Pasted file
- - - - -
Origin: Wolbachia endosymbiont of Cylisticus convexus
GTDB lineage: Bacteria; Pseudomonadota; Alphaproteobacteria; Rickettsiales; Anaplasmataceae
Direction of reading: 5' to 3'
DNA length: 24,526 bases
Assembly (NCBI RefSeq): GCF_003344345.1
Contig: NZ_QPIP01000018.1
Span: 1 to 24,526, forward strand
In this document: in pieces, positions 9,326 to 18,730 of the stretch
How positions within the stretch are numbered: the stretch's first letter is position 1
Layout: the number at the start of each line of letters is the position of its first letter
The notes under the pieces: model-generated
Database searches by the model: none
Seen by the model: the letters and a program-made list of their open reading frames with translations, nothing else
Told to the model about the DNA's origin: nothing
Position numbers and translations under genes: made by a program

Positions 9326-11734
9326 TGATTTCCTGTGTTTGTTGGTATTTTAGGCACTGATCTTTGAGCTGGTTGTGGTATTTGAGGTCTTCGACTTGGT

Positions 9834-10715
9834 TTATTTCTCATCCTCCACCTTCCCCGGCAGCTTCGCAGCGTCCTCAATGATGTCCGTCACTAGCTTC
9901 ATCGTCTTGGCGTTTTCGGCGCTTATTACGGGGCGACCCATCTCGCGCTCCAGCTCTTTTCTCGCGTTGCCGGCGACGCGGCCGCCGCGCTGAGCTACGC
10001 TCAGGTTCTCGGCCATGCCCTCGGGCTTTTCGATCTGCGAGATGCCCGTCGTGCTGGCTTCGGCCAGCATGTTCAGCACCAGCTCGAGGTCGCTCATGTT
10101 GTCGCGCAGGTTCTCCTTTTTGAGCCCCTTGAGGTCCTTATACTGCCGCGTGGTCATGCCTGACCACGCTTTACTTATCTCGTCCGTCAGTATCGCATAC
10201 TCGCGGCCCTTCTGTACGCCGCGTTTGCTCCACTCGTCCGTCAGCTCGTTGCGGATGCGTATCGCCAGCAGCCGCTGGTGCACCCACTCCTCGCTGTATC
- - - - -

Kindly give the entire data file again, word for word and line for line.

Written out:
Origin: Wolbachia endosymbiont of Cylisticus convexus
GTDB lineage: Bacteria; Pseudomonadota; Alphaproteobacteria; Rickettsiales; Anaplasmataceae
Direction of reading: 5' to 3'
DNA length: 24,526 bases
Assembly (NCBI RefSeq): GCF_003344345.1
Contig: NZ_QPIP01000018.1
Span: 1 to 24,526, forward strand
In this document: in pieces, positions 9,326 to 18,730 of the stretch
How positions within the stretch are numbered: the stretch's first letter is position 1
Layout: the number at the start of each line of letters is the position of its first letter
The notes under the pieces: model-generated
Database searches by the model: none
Seen by the model: the letters and a program-made list of their open reading frames with translations, nothing else
Told to the model about the DNA's origin: nothing
Position numbers and translations under genes: made by a program

Positions 9326-11734
9326 TGATTTCCTGTGTTTGTTGGTATTTTAGGCACTGATCTTTGAGCTGGTTGTGGTATTTGAGGTCTTCGACTTGGT

Positions 9834-10715
9834 TTATTTCTCATCCTCCACCTTCCCCGGCAGCTTCGCAGCGTCCTCAATGATGTCCGTCACTAGCTTC
9901 ATCGTCTTGGCGTTTTCGGCGCTTATTACGGGGCGACCCATCTCGCGCTCCAGCTCTTTTCTCGCGTTGCCGGCGACGCGGCCGCCGCGCTGAGCTACGC
10001 TCAGGTTCTCGGCCATGCCCTCGGGCTTTTCGATCTGCGAGATGCCCGTCGTGCTGGCTTCGGCCAGCATGTTCAGCACCAGCTCGAGGTCGCTCATGTT
10101 GTCGCGCAGGTTCTCCTTTTTGAGCCCCTTGAGGTCCTTATACTGCCGCGTGGTCATGCCTGACCACGCTTTACTTATCTCGTCCGTCAGTATCGCATAC
10201 TCGCGGCCCTTCTGTACGCCGCGTTTGCTCCACTCGTCCGTCAGCTCGTTGCGGATGCGTATCGCCAGCAGCCGCTGGTGCACCCACTCCTCGCTGTATC